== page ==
“Don’t You (Forget About Me)” Captures the Ache of Fleeting Friendships

“Don’t You (Forget About Me)” Captures the Ache of Fleeting Friendships

“Don’t You (Forget About Me)” could have had many lives before the life it eventually had. But the song had to work hard to be recorded at all. No one particularly wanted to sing it, and it was turned down by the Fixx, Bryan Ferry, and Billy Idol before landing back in the lap of the band Simple Minds, who had initially rejected the idea of recording it, because they wanted to do only their own material. It had been written by Keith Forsey and Steve Schiff with a film in mind: The Breakfast Club, a movie about five teenagers coming to terms with each other during a stint in Saturday school detention. The crew couldn’t be any more motley, hitting every high school stereotype imaginable: jock, prom queen, nerd, troublemaking outcast, quiet outsider. The song would be pivotal in framing the film, playing once at the opening, and then more prominently at the closing.

In 1985, the year of the film’s release, Simple Minds had seen success in the U.K., their homeland, and even earned some popularity in Australia and Canada. But they were virtually unknown in the US, despite being six albums into their career by the time the year started. They needed a swing at a hit, and so they found themselves with a reject—a song no one wanted, not even themselves.

The song hanging over the end of the film freezes and crystallizes a moment that the viewer knows might not exist when the sun sets on the weekend.

“Don’t You (Forget About Me)” flourishes during the film’s climax, when all five students emerge from their Saturday school sentence renewed, different than they were when they entered. By the end, the jock is kissing the weirdo! The prom queen has fallen for the troublemaker! The nerd is . . . still a nerd, but confident! To watch The Breakfast Club is to suspend a particular type of disbelief, to buy into the idea that after years in school together, in opposite worlds, these people would cut through their resentments and their teenage insecurities to form lasting bonds with each other. The song is effective here because of the plea that rests in the chorus, the title sung with an aching and longing confidence by lead singer Jim Kerr. It urges an eternal remembering that is distinctly high-school. The way I scrawled in copies of yearbooks during my senior year, promising to stay in touch or come visit people who I perhaps genuinely wanted to see but knew that I wouldn’t.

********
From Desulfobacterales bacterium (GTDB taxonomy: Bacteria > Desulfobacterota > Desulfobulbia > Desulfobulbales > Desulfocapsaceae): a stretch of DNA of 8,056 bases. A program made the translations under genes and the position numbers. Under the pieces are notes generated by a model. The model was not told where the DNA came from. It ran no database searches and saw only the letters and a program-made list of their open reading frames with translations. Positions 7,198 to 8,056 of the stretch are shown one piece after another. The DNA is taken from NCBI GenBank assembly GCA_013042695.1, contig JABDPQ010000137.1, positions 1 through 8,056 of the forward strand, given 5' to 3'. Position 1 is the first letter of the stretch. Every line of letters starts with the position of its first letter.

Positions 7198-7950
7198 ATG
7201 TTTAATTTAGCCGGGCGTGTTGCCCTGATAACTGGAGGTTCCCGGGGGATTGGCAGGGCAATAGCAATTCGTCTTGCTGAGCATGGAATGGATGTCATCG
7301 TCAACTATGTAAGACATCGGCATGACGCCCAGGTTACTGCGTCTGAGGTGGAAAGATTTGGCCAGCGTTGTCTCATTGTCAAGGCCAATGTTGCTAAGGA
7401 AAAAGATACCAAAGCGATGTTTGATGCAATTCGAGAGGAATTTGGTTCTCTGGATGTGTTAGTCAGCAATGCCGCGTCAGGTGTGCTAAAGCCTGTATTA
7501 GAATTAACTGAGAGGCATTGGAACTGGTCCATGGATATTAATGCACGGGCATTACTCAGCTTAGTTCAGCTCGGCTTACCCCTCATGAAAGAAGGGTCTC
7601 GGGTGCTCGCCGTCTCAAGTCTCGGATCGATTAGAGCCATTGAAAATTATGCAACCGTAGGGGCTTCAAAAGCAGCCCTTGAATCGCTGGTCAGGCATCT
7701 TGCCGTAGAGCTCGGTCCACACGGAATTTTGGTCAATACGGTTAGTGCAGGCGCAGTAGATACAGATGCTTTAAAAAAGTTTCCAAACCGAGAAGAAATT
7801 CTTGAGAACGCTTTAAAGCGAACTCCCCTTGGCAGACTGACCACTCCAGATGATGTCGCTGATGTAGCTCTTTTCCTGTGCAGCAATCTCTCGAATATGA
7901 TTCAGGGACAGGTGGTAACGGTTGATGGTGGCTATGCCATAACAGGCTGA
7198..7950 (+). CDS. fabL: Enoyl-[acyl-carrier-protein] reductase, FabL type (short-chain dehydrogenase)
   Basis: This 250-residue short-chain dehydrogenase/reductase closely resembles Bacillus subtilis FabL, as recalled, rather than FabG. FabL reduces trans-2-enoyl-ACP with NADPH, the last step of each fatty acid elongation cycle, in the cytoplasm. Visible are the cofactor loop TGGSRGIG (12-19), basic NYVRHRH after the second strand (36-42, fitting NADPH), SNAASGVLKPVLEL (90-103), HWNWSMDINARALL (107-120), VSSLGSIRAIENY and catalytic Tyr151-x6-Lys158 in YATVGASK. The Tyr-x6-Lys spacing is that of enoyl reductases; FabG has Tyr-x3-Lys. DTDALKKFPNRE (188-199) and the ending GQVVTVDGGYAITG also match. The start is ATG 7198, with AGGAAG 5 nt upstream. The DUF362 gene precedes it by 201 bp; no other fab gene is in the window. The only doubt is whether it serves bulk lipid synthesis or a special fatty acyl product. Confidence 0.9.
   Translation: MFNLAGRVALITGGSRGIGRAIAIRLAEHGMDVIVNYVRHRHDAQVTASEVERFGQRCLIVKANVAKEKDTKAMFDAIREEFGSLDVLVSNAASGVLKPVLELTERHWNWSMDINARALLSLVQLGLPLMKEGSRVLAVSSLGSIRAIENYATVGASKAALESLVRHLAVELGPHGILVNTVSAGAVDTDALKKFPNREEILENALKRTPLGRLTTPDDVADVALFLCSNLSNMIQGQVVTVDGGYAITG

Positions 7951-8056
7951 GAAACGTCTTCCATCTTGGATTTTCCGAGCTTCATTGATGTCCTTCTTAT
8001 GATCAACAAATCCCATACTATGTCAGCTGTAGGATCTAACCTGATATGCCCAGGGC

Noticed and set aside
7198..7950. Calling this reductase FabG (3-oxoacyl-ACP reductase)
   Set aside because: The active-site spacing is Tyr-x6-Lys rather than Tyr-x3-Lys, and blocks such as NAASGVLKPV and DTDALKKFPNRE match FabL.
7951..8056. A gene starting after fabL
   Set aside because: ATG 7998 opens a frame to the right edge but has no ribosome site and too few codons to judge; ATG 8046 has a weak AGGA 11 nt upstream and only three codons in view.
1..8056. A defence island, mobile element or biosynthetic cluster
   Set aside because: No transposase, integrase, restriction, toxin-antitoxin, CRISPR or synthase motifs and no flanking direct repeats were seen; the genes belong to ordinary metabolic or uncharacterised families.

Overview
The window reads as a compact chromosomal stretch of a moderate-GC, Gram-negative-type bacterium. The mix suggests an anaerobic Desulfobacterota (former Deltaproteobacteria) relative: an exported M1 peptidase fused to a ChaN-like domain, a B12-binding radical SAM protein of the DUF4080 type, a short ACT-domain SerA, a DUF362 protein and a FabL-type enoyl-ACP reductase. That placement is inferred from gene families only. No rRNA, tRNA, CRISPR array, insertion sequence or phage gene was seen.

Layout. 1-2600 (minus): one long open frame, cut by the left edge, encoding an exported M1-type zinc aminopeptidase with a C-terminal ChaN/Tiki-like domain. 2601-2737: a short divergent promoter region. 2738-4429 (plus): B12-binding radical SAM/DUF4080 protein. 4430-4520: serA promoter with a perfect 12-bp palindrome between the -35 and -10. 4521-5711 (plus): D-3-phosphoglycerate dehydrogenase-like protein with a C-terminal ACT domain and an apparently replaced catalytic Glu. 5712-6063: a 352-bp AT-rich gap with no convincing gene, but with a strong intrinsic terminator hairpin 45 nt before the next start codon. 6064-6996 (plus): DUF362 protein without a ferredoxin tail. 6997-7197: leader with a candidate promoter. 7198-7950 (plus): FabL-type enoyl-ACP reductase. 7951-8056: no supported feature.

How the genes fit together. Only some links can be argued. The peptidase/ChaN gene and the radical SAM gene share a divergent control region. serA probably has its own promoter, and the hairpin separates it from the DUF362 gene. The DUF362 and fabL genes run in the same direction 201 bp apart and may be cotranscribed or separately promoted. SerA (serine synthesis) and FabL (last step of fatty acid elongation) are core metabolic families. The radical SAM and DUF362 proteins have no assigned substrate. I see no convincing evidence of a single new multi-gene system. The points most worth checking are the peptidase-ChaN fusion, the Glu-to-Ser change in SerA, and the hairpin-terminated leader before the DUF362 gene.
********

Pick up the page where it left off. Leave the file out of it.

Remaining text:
The Breakfast Club works best if the viewer doesn’t think about what will happen on Monday. Or Sunday, even, the day in between when the teens will have time to reflect and readjust to their comforts. Sure, the inevitability that the group will drift and lose touch when the morning school bell chimes gets mentioned briefly at the center of the film, but it’s a vehicle to further the self-realization of the group. They come to see that they all hate having to live up to what people think of them, and want to find some righteous path toward liberation from their social standing. It all sounds great in the moment, but for anyone who has enjoyed or endured high school, it can read as a ruse. The song hanging over the end of the film freezes and crystallizes a moment that the viewer knows might not exist when the sun sets on the weekend.

The fragile nature of friendship reflected in both the film and the song seemed to echo in real life. “Don’t You (Forget About Me)” was a number-one hit for Simple Minds and broke them out in the United States. They took the song that no one wanted and fashioned it into a beautiful moment, not unlike the way the film’s five teenagers used their confinement to fight themselves into a brief respite from the lives they had outside of each other. But once the song got big, Simple Minds began to fall apart. A band known for its firm camaraderie began to fracture. The group had grown up together and been lifelong friends, but the newfound fame didn’t suit each of the members equally. The lineup began to undergo shifts and the friendships began to strain. A song about holding onto memory did this, it seems. The band couldn’t save itself, despite the message nested in their own song.

I suppose there is a Monday morning coming for each of us, no matter what revelations rest in a weekend or even a lifetime of friendship. I’ve got high school pals I don’t talk to and high school enemies I sometimes see in the supermarket or at a concert and we nod and hug and act is if we were always cool with each other, and never once walked past each other in a hallway, or cursed each other’s names quietly in the back of a classroom. Time allows for the lie of affection to grow between people, and what makes The Breakfast Club and “Don’t You (Forget About Me)” work together in tandem is that the movie spends its entire runtime attempting to cash in on a hard-to-believe myth, and the closing scene, awash with the song, makes the myth believable. If only for a few minutes.

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